Ethical knowledge entails making rational and moral judgments about what is right and wrong (Carper, 1978, 1992). Baba Musah was treated with dignity and respect by using his title, attending to his needs, and giving him the privacy he requested. Regardless, some of the ethical issues that arise concern nurses’ right or wrongfulness in turning away from a patient in pain in order to attend to other patients who also require care. Another ethical quandary raised by this case study is the provision of adequate information prior to an emergent operation to reduce the fear of unknown outcomes. However, after assessing the patient, this conundrum can be successfully resolved.

Pain management, communication, and comfort are some of the key concepts that emerge from this reflection. Morris (1991) defines pain management as the reduction of an individual’s pain to an acceptable level. Communication is a two-way process of conveying information using both verbal and nonverbal means (Arnold and Boggs, 1995; Balzer-Riley, 1996). According to Slater (1985), comfort is a pleasant state of physiological, psychological, and physical harmony between a person and their surroundings.

The therapeutic nurse-patient relationship is essential for effective pain management (Briggs, 1995). This implies that effective pain management requires effective communication. Patients become more comfortable as their pain is effectively managed. From the concepts listed above, I will select comfort as the main concept because it is a broader construct that includes pain management. Furthermore, through communication, nurses become aware of the patient’s comfort.

For many years, various authors have defined comfort from various points of view. Some regard it as an essential factor for patients (Nightingale, 1859), while others regard it as the primary concern of nursing (Harmer, 1926). Although the term “comfort” is implied in these descriptions, it is clear that it is the primary focus of nursing. Thus, Harmer (1926) emphasizes the importance of providing care in a comfortable environment.

Comfort is regarded as an important nursing action and responsibility (Morse, 1983). (Van Blarcom, 1953). As a result, nurses are evaluated based on their ability to make their patients feel at ease (Goodnow, 1935). As a result, the American Nurses Association (1987) emphasized the importance of maintaining a patient’s dignity and comfort until death. Without a doubt, nurses are the most effective people in providing comfort to patients (Funk and Tornquist, 1989). However, comfort is a subjective state that is best determined by the patient (Richards, 1980; Paterson and Zderad, 1988). Furthermore, the goal of comfort aids individuals in achieving a state of well-being (Gropper, 1992).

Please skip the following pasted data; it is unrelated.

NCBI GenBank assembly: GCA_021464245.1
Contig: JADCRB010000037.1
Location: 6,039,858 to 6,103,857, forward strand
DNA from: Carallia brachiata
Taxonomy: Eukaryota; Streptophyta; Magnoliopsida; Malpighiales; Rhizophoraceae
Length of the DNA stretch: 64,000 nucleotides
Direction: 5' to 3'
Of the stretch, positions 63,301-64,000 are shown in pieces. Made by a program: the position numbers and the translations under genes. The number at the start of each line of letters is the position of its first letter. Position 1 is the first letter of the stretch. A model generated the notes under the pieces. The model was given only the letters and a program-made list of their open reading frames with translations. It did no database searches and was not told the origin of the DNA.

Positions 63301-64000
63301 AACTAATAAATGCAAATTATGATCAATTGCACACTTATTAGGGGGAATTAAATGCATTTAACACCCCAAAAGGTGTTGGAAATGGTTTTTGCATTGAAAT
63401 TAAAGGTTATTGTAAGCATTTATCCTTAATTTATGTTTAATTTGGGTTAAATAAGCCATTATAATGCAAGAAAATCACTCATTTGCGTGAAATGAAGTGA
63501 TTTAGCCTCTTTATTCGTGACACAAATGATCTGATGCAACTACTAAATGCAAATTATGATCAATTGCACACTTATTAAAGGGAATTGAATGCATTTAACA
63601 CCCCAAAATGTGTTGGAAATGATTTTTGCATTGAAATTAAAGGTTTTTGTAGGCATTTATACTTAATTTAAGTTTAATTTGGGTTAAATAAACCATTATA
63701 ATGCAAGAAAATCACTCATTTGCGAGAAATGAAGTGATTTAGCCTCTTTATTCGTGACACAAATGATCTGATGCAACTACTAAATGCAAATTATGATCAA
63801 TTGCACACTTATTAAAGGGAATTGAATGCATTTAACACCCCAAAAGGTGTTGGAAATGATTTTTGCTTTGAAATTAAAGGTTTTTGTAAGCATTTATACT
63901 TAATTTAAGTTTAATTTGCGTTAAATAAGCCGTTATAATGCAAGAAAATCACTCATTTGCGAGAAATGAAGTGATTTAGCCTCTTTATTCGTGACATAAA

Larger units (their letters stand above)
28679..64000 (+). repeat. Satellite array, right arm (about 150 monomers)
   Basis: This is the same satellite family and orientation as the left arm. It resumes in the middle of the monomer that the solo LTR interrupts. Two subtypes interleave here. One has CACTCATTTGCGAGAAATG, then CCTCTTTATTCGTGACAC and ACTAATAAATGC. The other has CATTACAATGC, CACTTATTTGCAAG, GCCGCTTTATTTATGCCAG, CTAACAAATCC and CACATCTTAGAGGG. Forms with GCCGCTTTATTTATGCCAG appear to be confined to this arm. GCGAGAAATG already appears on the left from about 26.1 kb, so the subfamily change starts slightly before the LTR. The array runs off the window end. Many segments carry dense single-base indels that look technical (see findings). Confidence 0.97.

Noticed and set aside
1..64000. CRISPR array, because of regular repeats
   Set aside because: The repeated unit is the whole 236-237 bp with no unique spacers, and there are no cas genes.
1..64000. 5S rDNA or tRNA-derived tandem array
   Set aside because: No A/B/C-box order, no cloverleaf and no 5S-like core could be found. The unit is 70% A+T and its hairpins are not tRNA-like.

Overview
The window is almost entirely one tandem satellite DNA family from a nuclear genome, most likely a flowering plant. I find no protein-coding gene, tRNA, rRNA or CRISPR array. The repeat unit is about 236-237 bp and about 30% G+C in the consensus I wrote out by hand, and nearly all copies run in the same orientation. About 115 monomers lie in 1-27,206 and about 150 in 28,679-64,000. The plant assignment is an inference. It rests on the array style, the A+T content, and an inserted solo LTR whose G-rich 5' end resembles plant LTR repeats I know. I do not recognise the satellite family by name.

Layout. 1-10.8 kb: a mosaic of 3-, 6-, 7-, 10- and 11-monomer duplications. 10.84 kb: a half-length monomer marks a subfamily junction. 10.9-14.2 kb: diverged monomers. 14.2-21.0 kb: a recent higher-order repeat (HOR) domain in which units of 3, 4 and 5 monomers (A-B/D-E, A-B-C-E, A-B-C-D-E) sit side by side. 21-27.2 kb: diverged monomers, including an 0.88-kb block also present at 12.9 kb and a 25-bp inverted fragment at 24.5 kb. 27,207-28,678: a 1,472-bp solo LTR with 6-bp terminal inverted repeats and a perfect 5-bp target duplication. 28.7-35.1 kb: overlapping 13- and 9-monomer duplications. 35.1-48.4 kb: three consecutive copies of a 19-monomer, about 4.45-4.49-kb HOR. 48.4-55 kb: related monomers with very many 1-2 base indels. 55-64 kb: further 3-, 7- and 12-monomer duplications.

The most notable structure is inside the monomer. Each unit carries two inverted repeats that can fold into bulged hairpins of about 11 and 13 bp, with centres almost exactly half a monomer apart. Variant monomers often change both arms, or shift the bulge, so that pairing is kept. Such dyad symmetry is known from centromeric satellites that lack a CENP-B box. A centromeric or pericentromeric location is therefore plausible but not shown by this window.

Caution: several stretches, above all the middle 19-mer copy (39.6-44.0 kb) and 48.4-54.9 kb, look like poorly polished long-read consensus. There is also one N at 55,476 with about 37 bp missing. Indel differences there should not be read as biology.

Comfort can be used as a noun, verb, adjective, or gerund in relation to a process or an outcome. However, in nursing practice, the term is defined as a state of satisfaction following stressful health care conditions (Kolcaba, 1994). The controversies surrounding this contested concept have revealed that the concept of “comfort is multi-dimensional, meaning different things to different people” (Hamilton, 1985: 32). Personally, I define comfort as the fulfillment of needs, expectations, or desires that, when received, motivates an individual to feel good.

Theoretical Background
Katharine Kolcaba began developing her theory during her master’s program in nursing (MSN) and finished it over a ten-year period while pursuing her doctorate degree. She received her PhD from Case Western University in 1997 and published a book on Comfort Theory in 2003. Induction, concept analysis, deduction, and retroduction were used to develop the theory of comfort (Kolcaba, 2003).

Kolcaba incorporated comfort into her dementia care framework during the inductive stage. She spent two years analyzing comfort and came up with three types of comfort (relief, ease and renewal). This was later modified to produce the current taxonomic structure of comfort, which defines comfort as the state of meeting needs for relief, ease, and transcendence in physical, psychospiritual, environmental, and sociocultural contexts (Kolcaba 1991).

Comfort was linked to other nursing concepts during the deductive stage to produce a theory. Murray’s (1938) work provided a framework for incorporating Kolcaba’s nursing concepts, whereas the three types of comfort were derived from other nursing theorists’ work. Orlando (1961) identified relief, Henderson (1966) identified ease, and Paterson and Zderad identified transcendence (1976). Schlotfeldt’s concept of health seeking behaviors (HSBs) was also adopted (1975). Kolcaba incorporated the concept of institutional integrity into her middle range theory of comfort during the retroductive stage (Kolcaba, 2003). Comfort theory describes individualised patient care and predicts the benefits of continuous comfort measures, comfort, and participation in health seeking behaviors (Kolcaba, 2003).

Ideas and Propositions
The theory of comfort describes major concepts such as comfort needs, comfort measures, intervening variables, comfort, health seeking behaviors, and institutional integrity. Comfort requirements arise as a result of stressful health-care situations that cannot be met by a patient’s support system. Nursing measures are designed to meet these needs while taking into account patient factors such as past experience, age, attitude, emotional state, support system, and finances (Kolcaba 1994).